As I mentioned at the end of my last column, on IIS-based systems, Microsoft's XSLISAPI filter lets you transform XML documents into HTML pages by applying Extensible Style Language (XSL) formatting. More importantly, this transformation occurs entirely on the server and enables a browser to process XML documents regardless of its direct browsing capability. All XML documents are translated to HTML via XSL on their way to the client, which is completely unaware of the process or the XML origin of a document. The client's browser simply navigates to an XML URL and receives something whose MIME type is plain old HTML.
XSLISAPI is an executable that you can download from the MSDN Online Downloads site. Note that XSLISAPI currently works on Windows 2000 Server or Win2K Advanced Server if you install MSXML 2.5 or higher. XSLISAPI won't work on a Win2K Professional box. XSLISAPI works on Windows NT 4.0 Server but with some limitations that the companion documentation describes fully. (Although XSLISAPI is a released product, it might change significantly to fit into the upcoming ASP+ and .NET architecture.)
XSLISAPI chooses different stylesheets based on a client's browser. It also adds some advanced characteristics, such as stylesheet caching for better server performance, support for character encoding, and a customizable structure for error messages. After you download and properly expand xslisapi.exe (it's a self-extracting executable), you need to take some further steps to complete the installation.
First, use the following command-line statement to register the filter:
Then, in the IIS administration Control Panel applet, right-click your Default Web Site node, and select Properties. Select the ISAPI Filters tab and add the new filter to the list. When you close and reopen the Properties dialog box, you should see a green arrow next to the new filter name on the ISAPI Filters tab.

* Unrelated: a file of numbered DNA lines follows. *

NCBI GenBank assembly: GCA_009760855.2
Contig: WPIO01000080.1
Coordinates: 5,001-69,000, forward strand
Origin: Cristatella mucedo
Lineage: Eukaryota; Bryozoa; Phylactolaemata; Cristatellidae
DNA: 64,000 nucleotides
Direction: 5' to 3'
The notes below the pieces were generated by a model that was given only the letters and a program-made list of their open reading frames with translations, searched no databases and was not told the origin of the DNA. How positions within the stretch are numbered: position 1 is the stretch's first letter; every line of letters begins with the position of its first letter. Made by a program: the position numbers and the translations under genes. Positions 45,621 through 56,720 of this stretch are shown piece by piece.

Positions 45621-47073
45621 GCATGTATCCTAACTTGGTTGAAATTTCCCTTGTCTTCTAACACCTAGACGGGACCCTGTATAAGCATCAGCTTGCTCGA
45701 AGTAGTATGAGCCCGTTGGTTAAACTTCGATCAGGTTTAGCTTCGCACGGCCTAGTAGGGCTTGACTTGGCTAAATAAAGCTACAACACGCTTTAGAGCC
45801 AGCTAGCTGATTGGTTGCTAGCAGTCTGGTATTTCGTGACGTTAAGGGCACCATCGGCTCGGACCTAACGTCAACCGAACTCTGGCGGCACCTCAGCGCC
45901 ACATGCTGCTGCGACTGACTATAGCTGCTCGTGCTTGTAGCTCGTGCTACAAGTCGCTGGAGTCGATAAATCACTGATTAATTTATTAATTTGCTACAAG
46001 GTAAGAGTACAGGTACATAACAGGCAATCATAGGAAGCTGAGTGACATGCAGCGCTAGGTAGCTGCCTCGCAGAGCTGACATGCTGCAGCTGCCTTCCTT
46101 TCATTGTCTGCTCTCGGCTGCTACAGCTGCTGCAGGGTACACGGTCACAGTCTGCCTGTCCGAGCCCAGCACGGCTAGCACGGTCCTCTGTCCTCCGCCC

To complete setup, create a new virtual directory— Xslisapi. Point this directory to the folder where you expanded xslisapi.exe. Set the Run Script permissions on this virtual directory.
To associate an XSL file with an XML document, use either the server-config attribute or the href attribute in an XML processing instruction:
If you specify both server-config and href (as I have in the example above), the latter takes precedence.
The server-config attribute points to an XML file in the same folder as the XML document. The XML file contains information about which XSL stylesheet to use for a given browser. (In much the same way that ASP pages process browscap.ini, XSLISAPI processes server-config attributes.) Below is a code snippet from a possible server-config file:
<device browser="IE" version="5.0">
<device browser="Netscape" version="4.5">
From the server-config file, the filter determines which XSL stylesheet to use and loads it. Next, the filter transforms the XML code into HTML, as illustrated in the following pseudocode:
ServDoc.URL = origPath;
ServDoc.UserAgent = Request.ServerVariables("HTTP_USER_AGENT:");
requestPath = Server.MapPath(origPath);
Notice the use of an internal server variable that contains the name of the XSL file to use. The ServDoc object is an instance of XSLISAPI.XMLServerDocument— one of the objects registered by xslisapi2.dll. Because of a bug in all versions of MSXML earlier than version 3.0 (currently in beta, see the MSDN Online XML Developer Center to download the beta), you can't load an XML document into the MSXML runtime using a full URL. Thus, in the example above, I use Server.MapPath to load the XML document. When the XSLISAPI filter is up and running on your Web server, any XML file that a browser points to results in HTML code with all the transformation logic buried in a specified XSL file on the server.
As a final note, consider that the XSLISAPI tool supports multiple stylesheets. If you have multiple <stylesheet> nodes, the system processes them sequentially with the result of one node becoming the input for the next one.